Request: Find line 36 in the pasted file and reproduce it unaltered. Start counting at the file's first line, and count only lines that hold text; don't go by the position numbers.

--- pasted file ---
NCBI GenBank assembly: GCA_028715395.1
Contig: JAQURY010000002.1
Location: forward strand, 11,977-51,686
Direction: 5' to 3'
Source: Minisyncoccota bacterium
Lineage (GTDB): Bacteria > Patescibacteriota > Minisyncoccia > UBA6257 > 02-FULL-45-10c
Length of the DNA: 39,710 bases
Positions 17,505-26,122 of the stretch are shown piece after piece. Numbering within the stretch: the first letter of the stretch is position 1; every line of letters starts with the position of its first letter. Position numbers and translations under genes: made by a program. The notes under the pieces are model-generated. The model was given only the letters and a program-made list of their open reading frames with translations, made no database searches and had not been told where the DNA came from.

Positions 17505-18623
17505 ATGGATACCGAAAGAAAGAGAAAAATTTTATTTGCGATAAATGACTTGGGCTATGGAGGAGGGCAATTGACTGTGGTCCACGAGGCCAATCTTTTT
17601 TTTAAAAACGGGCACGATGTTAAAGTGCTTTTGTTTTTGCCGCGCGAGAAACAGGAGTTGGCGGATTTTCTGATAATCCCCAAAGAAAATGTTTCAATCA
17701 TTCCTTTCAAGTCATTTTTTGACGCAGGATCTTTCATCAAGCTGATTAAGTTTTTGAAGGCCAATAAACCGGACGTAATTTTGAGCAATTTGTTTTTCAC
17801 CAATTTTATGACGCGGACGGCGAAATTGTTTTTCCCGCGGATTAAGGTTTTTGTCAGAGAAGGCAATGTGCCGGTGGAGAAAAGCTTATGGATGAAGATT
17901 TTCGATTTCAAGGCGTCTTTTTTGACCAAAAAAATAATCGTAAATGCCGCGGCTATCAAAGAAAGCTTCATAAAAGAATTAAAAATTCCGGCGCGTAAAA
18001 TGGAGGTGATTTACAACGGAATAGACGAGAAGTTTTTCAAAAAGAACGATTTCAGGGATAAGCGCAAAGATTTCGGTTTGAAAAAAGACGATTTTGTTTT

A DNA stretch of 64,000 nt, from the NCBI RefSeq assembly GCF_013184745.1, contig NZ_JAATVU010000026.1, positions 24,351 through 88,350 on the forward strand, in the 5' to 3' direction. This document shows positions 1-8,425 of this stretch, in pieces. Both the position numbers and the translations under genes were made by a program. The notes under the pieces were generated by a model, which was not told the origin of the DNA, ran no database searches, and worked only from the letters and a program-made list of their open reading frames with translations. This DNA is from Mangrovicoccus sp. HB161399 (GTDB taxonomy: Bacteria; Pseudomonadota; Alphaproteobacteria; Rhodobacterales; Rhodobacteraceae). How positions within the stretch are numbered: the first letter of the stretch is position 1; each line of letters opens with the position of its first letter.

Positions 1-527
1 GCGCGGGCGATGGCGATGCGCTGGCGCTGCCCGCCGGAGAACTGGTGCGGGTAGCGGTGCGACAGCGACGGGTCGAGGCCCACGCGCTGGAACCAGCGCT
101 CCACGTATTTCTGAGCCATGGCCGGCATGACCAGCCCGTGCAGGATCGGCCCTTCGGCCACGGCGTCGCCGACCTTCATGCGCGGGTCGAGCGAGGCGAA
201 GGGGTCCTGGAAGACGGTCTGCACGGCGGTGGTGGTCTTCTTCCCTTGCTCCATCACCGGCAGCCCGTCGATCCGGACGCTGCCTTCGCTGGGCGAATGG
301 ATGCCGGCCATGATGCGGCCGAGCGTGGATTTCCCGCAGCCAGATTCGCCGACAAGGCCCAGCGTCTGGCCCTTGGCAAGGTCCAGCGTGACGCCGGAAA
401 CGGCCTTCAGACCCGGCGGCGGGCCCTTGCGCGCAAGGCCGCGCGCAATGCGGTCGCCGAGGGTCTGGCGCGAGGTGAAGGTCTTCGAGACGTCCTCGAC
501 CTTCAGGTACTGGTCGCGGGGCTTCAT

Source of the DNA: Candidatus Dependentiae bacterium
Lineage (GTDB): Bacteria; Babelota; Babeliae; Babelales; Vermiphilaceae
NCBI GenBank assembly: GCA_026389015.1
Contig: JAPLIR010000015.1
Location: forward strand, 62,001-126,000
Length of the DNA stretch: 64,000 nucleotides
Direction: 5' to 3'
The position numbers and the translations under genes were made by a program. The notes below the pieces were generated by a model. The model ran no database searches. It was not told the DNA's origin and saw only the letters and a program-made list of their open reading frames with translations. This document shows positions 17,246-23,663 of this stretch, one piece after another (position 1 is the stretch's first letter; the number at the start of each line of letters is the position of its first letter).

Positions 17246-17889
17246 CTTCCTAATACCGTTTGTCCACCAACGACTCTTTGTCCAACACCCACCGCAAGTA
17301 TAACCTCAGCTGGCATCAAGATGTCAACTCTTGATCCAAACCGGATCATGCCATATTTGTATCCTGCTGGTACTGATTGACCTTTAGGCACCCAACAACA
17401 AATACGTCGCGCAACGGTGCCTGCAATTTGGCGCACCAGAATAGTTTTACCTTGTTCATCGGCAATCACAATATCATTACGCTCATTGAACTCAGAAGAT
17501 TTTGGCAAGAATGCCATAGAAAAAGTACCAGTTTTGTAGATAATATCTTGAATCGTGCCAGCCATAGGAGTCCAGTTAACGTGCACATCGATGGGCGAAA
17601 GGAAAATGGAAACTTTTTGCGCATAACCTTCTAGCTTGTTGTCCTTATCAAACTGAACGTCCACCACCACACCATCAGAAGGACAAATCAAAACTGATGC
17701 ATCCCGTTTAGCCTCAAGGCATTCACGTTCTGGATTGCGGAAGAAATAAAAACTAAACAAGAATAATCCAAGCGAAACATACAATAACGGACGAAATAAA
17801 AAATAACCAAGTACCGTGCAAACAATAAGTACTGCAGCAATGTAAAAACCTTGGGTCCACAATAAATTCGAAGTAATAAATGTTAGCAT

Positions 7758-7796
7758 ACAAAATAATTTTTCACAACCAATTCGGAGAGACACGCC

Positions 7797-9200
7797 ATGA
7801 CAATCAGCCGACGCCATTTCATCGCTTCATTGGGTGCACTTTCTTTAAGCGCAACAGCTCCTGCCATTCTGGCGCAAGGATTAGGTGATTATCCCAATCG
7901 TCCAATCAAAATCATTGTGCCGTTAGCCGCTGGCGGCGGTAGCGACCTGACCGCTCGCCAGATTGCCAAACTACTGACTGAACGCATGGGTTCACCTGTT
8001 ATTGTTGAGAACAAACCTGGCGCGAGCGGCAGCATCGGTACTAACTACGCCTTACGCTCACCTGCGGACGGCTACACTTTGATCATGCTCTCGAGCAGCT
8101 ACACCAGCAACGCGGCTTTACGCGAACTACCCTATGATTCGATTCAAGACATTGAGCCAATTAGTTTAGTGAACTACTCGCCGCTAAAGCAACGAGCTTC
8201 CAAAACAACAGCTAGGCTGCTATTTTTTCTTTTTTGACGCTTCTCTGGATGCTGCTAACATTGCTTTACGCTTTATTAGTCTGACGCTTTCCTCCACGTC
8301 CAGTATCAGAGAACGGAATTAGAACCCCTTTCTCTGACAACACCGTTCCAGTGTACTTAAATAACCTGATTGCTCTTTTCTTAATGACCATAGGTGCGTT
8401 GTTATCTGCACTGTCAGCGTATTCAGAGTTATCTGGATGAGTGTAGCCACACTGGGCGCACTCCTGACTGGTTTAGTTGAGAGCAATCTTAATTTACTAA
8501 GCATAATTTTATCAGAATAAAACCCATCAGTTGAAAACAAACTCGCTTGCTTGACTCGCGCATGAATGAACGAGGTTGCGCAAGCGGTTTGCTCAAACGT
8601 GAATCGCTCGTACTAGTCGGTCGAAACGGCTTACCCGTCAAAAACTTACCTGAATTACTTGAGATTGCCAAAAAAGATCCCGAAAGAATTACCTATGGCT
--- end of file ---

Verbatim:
17501 TTTGGCAAGAATGCCATAGAAAAAGTACCAGTTTTGTAGATAATATCTTGAATCGTGCCAGCCATAGGAGTCCAGTTAACGTGCACATCGATGGGCGAAA